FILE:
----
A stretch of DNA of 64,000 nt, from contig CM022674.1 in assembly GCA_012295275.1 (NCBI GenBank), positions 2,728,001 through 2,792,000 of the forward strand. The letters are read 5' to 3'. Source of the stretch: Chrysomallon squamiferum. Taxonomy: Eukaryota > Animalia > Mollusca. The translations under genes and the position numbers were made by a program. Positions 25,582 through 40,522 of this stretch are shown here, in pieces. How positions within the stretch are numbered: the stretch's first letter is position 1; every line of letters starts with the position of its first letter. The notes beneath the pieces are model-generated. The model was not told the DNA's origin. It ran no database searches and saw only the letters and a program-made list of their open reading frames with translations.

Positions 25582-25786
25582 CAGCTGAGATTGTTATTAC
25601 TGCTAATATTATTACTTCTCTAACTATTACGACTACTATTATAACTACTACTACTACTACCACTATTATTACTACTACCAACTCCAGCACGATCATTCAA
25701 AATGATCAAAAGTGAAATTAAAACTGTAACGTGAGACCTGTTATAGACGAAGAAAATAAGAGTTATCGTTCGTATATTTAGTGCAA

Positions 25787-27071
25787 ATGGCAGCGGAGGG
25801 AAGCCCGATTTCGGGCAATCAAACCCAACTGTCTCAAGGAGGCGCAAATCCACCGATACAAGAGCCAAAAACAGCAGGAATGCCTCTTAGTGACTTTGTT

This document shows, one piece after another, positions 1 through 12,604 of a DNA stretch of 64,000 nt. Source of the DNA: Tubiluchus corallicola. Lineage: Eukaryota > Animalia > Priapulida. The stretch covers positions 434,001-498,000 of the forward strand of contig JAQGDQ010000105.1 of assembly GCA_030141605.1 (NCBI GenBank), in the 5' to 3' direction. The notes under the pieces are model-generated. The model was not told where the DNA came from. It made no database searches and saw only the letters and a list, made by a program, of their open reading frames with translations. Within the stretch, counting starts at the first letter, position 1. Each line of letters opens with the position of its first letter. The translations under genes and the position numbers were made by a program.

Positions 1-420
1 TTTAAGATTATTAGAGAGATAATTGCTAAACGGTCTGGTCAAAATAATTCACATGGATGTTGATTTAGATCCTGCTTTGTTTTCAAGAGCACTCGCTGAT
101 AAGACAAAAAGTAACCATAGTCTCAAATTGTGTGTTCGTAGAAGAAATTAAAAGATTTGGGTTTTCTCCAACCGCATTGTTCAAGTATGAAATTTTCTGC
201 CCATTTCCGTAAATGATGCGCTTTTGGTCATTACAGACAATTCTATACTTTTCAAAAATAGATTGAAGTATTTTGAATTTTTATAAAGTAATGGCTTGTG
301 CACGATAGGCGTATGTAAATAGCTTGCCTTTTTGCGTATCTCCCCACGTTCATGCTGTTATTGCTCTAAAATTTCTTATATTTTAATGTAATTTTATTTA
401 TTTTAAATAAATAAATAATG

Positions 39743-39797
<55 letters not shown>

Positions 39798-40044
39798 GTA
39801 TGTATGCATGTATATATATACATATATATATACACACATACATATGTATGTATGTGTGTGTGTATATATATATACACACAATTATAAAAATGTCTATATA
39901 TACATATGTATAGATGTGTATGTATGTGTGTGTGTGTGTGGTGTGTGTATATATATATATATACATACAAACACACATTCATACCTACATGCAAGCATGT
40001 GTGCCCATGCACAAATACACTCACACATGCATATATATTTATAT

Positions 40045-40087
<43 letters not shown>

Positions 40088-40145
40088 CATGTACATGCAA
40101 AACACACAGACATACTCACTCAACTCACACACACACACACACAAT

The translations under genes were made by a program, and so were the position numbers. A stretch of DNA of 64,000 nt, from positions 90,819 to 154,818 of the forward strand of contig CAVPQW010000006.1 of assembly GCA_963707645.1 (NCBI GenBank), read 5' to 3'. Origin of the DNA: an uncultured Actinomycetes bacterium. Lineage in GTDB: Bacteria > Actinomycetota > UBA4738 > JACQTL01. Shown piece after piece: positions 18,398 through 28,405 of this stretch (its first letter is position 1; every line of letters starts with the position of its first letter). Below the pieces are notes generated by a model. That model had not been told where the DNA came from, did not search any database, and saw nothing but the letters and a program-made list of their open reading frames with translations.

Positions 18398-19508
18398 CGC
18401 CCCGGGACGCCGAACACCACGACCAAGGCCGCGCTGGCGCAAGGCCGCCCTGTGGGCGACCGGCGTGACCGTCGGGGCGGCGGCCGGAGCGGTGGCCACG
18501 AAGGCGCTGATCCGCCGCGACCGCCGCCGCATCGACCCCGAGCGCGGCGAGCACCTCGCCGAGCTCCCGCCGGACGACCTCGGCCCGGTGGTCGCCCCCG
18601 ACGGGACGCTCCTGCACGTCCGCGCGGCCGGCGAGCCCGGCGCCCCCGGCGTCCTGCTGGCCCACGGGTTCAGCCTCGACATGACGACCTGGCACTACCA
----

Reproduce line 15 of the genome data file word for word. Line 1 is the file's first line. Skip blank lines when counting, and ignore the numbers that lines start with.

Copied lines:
401 TTTTAAATAAATAAATAATG